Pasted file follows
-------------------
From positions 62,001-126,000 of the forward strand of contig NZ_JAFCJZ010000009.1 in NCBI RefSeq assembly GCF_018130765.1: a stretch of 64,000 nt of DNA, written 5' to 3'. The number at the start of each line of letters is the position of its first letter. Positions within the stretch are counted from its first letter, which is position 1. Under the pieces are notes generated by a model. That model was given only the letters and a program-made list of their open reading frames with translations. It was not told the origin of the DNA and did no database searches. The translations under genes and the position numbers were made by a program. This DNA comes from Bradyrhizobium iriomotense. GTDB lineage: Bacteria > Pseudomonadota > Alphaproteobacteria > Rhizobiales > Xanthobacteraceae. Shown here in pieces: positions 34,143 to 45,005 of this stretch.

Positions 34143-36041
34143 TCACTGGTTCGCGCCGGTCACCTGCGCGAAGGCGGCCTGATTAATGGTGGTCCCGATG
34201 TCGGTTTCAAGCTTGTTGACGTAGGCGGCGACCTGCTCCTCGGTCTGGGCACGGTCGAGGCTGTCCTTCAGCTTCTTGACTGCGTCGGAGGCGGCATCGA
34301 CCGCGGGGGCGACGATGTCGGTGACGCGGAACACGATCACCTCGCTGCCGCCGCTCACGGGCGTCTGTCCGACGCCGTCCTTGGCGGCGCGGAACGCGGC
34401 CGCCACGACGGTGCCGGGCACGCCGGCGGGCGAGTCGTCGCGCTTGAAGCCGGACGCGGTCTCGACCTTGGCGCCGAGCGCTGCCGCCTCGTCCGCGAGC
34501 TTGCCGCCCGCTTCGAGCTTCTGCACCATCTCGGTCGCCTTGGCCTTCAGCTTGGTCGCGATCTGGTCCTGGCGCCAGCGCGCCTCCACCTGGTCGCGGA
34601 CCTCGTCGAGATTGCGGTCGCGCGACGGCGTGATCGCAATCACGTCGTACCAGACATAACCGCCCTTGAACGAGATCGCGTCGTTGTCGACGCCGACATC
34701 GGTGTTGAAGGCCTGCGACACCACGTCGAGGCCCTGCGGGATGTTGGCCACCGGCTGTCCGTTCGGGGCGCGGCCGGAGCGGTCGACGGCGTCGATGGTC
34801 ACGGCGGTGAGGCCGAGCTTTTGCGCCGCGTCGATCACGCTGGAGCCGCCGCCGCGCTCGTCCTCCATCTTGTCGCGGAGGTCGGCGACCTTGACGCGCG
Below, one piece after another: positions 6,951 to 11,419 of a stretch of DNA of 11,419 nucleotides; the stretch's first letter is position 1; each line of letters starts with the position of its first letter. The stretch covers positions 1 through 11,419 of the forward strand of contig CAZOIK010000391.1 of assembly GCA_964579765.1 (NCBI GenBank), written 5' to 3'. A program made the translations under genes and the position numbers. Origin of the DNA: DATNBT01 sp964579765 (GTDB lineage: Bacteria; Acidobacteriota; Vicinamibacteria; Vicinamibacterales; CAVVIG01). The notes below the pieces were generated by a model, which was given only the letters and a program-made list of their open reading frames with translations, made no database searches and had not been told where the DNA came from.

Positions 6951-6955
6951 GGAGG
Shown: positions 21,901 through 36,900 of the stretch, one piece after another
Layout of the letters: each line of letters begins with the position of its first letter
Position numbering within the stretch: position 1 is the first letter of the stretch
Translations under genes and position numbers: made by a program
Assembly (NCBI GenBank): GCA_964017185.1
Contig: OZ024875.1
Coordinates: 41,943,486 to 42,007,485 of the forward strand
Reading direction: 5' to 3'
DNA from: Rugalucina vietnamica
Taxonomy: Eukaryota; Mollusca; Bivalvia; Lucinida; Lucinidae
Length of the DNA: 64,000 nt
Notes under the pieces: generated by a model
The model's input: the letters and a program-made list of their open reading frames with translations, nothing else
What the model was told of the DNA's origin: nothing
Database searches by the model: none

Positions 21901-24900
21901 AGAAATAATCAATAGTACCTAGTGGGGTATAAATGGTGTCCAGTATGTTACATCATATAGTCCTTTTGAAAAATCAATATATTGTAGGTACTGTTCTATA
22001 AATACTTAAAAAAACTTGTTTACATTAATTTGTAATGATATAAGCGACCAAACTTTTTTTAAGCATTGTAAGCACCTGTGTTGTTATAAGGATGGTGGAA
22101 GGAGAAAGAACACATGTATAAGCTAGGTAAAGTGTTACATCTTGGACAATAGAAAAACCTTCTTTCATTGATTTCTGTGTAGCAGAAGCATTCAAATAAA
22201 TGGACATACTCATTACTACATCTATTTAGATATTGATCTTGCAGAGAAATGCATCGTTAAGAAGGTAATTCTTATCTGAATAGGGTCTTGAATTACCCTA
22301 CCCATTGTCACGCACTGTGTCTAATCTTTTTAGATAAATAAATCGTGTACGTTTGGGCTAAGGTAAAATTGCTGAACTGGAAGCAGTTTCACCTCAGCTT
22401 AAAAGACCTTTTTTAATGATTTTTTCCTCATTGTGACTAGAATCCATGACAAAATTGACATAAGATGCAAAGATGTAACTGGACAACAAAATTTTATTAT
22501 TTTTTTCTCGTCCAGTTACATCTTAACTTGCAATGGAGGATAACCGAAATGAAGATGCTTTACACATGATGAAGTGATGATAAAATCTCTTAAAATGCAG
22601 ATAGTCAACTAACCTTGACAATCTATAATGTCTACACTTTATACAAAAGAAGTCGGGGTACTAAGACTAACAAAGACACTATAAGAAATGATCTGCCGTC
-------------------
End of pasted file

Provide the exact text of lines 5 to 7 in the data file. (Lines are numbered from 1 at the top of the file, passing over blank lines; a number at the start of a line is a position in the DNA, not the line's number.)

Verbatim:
34301 CCGCGGGGGCGACGATGTCGGTGACGCGGAACACGATCACCTCGCTGCCGCCGCTCACGGGCGTCTGTCCGACGCCGTCCTTGGCGGCGCGGAACGCGGC
34401 CGCCACGACGGTGCCGGGCACGCCGGCGGGCGAGTCGTCGCGCTTGAAGCCGGACGCGGTCTCGACCTTGGCGCCGAGCGCTGCCGCCTCGTCCGCGAGC
34501 TTGCCGCCCGCTTCGAGCTTCTGCACCATCTCGGTCGCCTTGGCCTTCAGCTTGGTCGCGATCTGGTCCTGGCGCCAGCGCGCCTCCACCTGGTCGCGGA